A few months ago I wrote a few tips for Power BI users. Here are 5 more!
Use the “Edit interactions” option
Your visuals interact with each other. If you have a table and a pie chart on your page,
clicking on a piece of the pie acts as a filter on the table. This is the default behaviour,
but you can control which visuals interact with each other, and disable filtering if you want to.This is very useful when you want to display a mixture of static and dynamic data on the same page.
For instance, you want a chart to show performance based on a date slicer, but you also want
to display a few “Last 30 Days” KPIs which should ignore the date chosen.
The “Edit Interactions” option can be found under the “Format” menu.
Use text boxes to explain your calculations
While I usually try and document each report I create so that my users can read how each KPI is calculated, I’m pretty sure they rarely read these documents. Adding a few simple text boxes to your reports can help your users quickly understand what they are seeing without looking for documents or looking for you. This is a simple tip, but helps allot with user engagement.
Save files as template files to save space
Your Power BI desktop files include your model definitions but also the dataset. This becomes an issue when you use source control tools to keep track of your versions. Checking in a 2Gb file every time you make a change is simply not an option. Fortunately, you can save your files as Power BI template files(*.pbit). These files include the logic, but not the data, and typically take no ore than a few kilobytes.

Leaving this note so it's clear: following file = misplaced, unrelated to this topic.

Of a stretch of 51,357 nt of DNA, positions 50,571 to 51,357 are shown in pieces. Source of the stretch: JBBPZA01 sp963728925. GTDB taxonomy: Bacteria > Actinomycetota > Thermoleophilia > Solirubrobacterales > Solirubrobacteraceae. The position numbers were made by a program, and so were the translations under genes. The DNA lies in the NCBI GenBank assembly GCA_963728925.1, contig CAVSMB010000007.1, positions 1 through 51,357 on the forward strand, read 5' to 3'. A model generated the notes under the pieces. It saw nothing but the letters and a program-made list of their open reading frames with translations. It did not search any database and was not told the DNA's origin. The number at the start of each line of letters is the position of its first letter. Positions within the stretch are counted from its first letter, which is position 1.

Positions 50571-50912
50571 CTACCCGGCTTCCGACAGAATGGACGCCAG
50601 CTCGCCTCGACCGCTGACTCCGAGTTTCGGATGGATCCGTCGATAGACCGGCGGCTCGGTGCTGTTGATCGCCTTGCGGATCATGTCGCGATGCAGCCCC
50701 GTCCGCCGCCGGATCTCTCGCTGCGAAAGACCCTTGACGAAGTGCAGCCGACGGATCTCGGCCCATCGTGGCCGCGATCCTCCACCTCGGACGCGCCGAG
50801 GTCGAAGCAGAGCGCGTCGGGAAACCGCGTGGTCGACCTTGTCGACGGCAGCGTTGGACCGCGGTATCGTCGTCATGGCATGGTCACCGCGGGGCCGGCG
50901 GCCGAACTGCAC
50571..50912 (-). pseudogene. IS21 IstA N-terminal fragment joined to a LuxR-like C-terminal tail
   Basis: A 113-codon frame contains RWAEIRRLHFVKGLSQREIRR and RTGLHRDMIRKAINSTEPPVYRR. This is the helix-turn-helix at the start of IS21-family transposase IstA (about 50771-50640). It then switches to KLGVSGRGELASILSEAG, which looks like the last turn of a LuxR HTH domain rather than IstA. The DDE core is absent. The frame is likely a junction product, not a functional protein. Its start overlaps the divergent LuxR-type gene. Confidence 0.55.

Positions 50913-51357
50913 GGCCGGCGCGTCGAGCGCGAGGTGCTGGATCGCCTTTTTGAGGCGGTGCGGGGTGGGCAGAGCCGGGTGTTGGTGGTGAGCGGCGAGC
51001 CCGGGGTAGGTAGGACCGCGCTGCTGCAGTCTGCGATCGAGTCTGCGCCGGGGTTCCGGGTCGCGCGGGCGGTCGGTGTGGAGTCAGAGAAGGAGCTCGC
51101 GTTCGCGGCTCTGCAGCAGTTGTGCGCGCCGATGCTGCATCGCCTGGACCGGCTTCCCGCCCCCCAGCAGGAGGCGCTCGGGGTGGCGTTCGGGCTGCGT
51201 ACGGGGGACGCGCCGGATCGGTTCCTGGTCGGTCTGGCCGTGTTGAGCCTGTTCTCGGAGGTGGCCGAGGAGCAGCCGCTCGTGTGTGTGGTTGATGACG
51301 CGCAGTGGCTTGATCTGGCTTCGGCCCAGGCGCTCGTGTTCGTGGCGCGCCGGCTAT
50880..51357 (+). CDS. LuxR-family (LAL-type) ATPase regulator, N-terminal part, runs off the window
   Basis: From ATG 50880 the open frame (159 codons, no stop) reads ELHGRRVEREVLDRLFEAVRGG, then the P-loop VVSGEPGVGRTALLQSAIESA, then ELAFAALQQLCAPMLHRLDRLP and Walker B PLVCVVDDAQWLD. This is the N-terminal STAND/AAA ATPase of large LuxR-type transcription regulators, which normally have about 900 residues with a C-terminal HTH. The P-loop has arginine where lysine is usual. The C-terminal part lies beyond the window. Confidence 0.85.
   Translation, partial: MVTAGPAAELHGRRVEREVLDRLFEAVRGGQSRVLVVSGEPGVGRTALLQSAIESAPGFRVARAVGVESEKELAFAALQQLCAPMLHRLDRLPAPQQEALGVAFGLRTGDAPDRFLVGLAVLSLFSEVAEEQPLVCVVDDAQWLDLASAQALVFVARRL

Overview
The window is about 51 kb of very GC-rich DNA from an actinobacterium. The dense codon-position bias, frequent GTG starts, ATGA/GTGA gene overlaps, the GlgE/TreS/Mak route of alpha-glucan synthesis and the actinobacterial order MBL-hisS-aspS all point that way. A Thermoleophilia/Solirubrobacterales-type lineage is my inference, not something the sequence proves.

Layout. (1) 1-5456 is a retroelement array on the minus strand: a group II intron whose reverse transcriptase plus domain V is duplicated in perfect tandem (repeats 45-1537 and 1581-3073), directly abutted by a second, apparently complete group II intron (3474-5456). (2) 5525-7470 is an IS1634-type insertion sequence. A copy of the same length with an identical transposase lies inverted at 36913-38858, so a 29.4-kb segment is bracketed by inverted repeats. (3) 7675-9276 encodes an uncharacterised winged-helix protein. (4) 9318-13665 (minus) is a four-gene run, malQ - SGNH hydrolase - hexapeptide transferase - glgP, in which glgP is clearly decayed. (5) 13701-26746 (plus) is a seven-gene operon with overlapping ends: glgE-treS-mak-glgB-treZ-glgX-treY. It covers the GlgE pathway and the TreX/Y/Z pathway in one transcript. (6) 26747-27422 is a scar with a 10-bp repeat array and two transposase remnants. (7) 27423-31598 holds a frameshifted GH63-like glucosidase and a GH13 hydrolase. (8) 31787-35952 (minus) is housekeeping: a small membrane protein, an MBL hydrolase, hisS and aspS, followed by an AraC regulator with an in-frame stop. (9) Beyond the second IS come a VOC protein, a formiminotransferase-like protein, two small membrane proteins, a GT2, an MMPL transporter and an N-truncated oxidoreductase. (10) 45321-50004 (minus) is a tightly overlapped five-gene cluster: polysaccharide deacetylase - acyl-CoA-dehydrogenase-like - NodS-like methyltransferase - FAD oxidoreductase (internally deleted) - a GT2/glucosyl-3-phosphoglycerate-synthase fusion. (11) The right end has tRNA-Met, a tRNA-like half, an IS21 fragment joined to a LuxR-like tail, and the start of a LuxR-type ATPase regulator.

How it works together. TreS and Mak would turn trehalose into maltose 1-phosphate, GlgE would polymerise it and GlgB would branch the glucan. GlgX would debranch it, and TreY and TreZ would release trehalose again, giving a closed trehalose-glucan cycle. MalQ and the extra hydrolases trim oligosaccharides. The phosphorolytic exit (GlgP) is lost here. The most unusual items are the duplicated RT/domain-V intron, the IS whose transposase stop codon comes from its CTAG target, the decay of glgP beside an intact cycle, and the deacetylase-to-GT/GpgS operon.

Use the “Quick Measures” feature to learn DAX
The quick measures feature allows you to control how a filed you’ve added to your visual is displayed.
For instance, you can choose to display the “customers” field in a specific category as percent of total customers. To do that, you need to choose a field in your visual, and click on “Quick measures” in the pop-up menu. Then, you’ll be able to choose which measure to use.
Not only that, but Power BI will create a calculated measure for you, and you can check out and even change the DAX code of the measure. It makes for a good resource to learn DAX, using your own dataset.
Use the DAX UNICHAR function to display any symbol you want
A Dimond, an arrow, a star, Roman numbers…ever thought about including them in your reports?
It’s actually quite easy with the UNICHAR DAX function, which gets an integer argument and returns the unicode character represented by that integer. For instance, the capital letter D is UNICHAR(68).
You can use the function in your calculated measures or columns. here are two nice examples that make use of it:
And here’s a complete list of unicodes.
Bonus tip: Subscribe to my updates
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